The next pitfall has to do with meeting a deadline. A properly titled account must be set up by Dec. 31 of the year following the date of death of the account holder. Remember, nonspouse beneficiaries can't transfer the funds to their own IRA accounts, so they must establish an inherited IRA account that lists the name of the deceased. If the account is established after the Dec. 31 deadline, the beneficiary will no longer have the ability to stretch the IRA, and again, funds will have to be distributed based on the five-year rule. Finally, RMDs must be taken on schedule. If the original IRA account holder dies after age 70½, their RMD must be withdrawn for the year of the owner's death if it had not already been withdrawn. In addition, once a beneficiary chooses the stretch option, failure to take the scheduled annual RMD could result in the five-year rule being applied and the stretch option no longer being applicable. Missing an RMD can prove costly and may result in a 50 percent tax on the portion of the RMD not taken. RMD worksheets are available at the irs.gov website. You can also check IRS publication 590 to ensure that you are taking out the proper amount. While Roth IRA account holders aren't subject to RMDs, beneficiaries of Roth IRA accounts are required to take annual tax-free distributions. As you can see, while a stretch IRA can provide substantial financial benefits for beneficiaries, there are also many complexities and challenges. Since everyone's situation is unique, ask your tax and legal advisers to help you determine the most appropriate strategy for you.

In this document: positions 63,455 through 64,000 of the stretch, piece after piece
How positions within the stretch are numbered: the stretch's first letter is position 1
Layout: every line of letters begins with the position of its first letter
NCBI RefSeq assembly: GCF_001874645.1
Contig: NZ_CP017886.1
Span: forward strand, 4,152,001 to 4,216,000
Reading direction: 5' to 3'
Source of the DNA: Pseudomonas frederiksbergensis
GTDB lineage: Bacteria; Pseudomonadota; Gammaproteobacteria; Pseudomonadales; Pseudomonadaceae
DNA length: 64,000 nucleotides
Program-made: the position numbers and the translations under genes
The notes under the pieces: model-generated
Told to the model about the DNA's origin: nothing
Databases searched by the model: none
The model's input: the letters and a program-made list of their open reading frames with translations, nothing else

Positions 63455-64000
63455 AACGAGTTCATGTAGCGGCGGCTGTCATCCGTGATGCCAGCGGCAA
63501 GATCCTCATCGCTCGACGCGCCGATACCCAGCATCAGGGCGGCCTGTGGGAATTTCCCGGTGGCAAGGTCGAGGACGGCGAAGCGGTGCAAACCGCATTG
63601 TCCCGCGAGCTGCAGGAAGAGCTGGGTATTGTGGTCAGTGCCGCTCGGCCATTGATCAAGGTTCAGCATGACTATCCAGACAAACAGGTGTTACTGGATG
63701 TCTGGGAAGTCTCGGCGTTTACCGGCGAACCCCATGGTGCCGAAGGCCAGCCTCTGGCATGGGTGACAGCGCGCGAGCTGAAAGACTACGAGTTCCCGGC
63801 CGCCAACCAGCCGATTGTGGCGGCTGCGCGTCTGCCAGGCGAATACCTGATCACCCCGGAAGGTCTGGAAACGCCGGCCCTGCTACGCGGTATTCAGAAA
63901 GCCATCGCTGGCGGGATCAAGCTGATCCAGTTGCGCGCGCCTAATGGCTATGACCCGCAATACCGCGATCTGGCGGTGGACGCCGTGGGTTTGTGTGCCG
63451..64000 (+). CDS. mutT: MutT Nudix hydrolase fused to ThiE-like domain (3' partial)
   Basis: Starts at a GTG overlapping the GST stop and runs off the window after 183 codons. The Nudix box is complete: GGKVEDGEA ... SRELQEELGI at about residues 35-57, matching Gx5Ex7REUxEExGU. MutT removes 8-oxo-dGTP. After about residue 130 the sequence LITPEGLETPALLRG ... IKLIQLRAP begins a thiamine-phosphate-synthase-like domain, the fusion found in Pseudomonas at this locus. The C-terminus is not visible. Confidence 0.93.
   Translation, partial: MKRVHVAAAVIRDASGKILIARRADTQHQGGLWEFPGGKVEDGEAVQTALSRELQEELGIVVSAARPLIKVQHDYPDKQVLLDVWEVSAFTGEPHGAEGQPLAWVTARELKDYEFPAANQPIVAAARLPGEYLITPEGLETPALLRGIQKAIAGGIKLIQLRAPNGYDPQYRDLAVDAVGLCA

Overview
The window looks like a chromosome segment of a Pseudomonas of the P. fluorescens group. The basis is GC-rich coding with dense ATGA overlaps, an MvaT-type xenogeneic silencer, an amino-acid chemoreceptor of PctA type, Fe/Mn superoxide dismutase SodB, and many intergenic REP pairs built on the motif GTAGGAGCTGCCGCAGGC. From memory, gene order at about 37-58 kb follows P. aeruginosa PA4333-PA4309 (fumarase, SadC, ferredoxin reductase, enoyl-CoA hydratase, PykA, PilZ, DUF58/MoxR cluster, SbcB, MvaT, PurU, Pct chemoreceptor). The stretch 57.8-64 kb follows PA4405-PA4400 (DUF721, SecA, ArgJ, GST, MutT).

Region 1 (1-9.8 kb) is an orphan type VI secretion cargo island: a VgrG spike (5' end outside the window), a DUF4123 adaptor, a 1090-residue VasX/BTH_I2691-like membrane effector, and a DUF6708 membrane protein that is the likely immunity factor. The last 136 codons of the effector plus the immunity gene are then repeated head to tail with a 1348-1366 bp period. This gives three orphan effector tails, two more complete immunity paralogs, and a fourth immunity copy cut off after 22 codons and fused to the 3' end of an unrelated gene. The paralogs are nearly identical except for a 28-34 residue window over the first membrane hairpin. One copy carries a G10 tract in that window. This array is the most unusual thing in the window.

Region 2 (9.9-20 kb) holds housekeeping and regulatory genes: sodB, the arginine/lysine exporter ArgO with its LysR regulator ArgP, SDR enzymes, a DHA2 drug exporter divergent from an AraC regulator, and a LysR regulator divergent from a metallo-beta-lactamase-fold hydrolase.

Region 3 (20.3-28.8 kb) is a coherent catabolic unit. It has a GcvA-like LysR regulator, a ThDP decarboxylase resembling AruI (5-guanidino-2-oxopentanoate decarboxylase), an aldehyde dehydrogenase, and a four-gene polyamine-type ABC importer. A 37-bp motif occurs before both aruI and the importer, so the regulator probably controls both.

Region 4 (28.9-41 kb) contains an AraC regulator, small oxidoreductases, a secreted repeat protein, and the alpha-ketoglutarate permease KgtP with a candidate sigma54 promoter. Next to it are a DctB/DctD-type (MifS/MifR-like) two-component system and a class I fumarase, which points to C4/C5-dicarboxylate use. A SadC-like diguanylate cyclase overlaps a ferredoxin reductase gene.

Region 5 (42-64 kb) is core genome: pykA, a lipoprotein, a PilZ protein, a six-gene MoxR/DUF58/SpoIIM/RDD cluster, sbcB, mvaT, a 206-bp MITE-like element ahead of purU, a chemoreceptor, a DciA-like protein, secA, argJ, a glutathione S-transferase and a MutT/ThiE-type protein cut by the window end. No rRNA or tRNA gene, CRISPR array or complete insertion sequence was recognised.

Kurt J. Rossi, MBA, is a Certified Financial Planner Practitioner. He can be reached for questions at (732) 280-7550 and kurt.rossi@Independentwm.com. LPL Financial Member FINRA/SIPC.